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Nearly Silent Offense and a Terrible Strike Zone Doom the Royals
The Royals can handle losing without help, but another brutal night behind the plate pushed them along.
Let me get one thing straight before I start my rant. The players have to make plays. Until the strike zone is computerized, there will be mistakes made. I can’t for the life of me figure out why people like that human element, but they do and it’s here for at least the next couple seasons while they test out the computerized zone in the minors. The Royals are very much responsible for their poor play, both over the last five games and last night specifically.
But man, I’m getting real tired of what I’ve started calling the choose your own adventure strike zone. In the first inning, Griffin Canning was a mess. Whit Merrifield singled to start the game and he had Canning’s full attention. He did throw a great pitch to Carlos Santana to strike him out, but then walked Andrew Benintendi, struck out Salvador Perez as Salvy got himself out on a bad pitch after missing two pitches he should have handled. Then Jorge Soler walked on four pitches that were not close.
Up came struggling Hunter Dozier, and Canning threw ball one to him as well. Or did he? According to Adam Hamari, it was a strike. You tell me.
Now, Dozier then took matters into his own hands and couldn’t do any damage, but the whole at bat changes when it goes from a guy who has thrown five straight balls to a guy who finally got strike one.
Now fast forward to the third. Brad Keller was, dare I say, cruising. He had gotten the first two batters and was 1-2 on Justin Upton. Then he threw an absolutely perfect pitch at the bottom of the zone for strike three to end the inning. Or did he?
According to Hamari, it was ball two. In the words of the Angels broadcast, “…that’s a pretty good pitch.” Now, again, Keller didn’t handle his business from this point. He ended up walking Upton, then gave up a single to Shohei Ohtani and a two-run double to Anthony Rendon before striking out Jared Walsh. You can absolutely make the argument that Keller shouldn’t have let it unravel and you’d be right, but it doesn’t ignore the fact that he made his pitch. He should have been in the dugout.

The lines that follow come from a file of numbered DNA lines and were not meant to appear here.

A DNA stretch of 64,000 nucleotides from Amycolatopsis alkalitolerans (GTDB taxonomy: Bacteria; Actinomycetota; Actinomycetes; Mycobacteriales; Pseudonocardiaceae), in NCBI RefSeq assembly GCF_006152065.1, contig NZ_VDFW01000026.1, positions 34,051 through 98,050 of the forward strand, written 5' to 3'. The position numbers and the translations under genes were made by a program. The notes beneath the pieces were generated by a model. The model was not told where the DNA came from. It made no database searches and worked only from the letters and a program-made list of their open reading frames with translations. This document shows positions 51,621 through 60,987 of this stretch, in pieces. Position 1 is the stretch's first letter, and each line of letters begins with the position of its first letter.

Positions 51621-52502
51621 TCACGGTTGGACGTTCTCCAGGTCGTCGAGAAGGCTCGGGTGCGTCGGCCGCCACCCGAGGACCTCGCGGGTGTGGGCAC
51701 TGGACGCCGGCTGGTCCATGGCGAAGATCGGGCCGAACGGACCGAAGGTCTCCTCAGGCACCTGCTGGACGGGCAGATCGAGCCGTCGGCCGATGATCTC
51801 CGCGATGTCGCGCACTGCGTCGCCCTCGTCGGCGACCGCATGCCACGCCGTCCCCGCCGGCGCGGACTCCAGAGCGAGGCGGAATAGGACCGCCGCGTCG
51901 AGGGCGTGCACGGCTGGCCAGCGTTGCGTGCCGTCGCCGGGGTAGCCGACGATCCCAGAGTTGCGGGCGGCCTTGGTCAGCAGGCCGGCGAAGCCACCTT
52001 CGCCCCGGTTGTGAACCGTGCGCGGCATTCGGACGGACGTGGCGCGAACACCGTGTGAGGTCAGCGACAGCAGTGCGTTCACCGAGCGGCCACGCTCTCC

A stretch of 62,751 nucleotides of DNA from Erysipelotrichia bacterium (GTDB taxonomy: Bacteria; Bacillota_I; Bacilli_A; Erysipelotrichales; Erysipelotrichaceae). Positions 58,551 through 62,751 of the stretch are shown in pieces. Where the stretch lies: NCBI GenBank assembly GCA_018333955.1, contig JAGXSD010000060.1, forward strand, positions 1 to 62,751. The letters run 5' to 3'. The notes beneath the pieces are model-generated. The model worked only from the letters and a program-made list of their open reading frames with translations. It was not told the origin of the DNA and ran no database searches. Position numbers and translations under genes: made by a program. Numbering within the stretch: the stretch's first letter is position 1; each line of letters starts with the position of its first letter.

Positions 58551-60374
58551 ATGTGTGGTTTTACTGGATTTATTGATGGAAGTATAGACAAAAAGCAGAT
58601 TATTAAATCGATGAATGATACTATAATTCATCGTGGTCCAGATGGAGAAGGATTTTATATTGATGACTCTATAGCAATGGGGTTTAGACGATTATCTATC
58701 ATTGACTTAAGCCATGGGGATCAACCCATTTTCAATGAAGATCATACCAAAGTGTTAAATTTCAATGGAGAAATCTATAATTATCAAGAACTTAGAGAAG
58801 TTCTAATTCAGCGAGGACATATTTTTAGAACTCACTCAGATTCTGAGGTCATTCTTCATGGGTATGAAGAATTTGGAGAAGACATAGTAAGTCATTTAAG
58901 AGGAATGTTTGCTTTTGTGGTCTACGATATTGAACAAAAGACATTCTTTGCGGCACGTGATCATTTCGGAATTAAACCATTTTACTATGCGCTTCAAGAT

It took 17 more pitches for him before he was able to get out of that inning. Instead of being through three shutout innings on 31 pitches, he had given up two runs and had thrown 48 pitches. The Royals are in a stretch where they have two off days between now and the All-Star break, so they need innings from their starters when they can get it. Not to get overly dramatic, but something like that has a chance to not only impact last night’s game but also the next few days as well. I want to reiterate that I do understand the Royals don’t have to fold when things go bad, but I just want to point out the impact of these calls.
And to add insult to injury, the Royals had a rally going in the top of the fourth. They had scored a run when Michael A. Taylor came to the plate. He probably would have made an out anyway, but on an 0-2 pitch, Canning threw this pitch:
It’s absolutely borderline, but come on. If you’re going to call the pitch to Upton a ball, this one is definitely worse. This probably didn’t really change anything, but being the very next half inning after the missed call torpedoed Keller, it just felt like a little extra.
Here are the balls/strikes for both teams from last night.
There were certainly some bad calls for both sides, but I just had to get that rant out of the way.
Okay, let’s talk about the actual game.
First, I thought Keller was pretty good actually. His overall line looks rough because Mike Matheny wanted to get him through six and he just hit a wall (maybe because he’d thrown an extra 17 pitches?) and because of those two runs that shouldn’t have been, but he was really sharp early. A six-pitch first inning was really nice. He was getting weak contact on his sinker. And he actually threw his four-seamer 24 percent of the time, which is down from his season average. I think he was really feeling the sinker.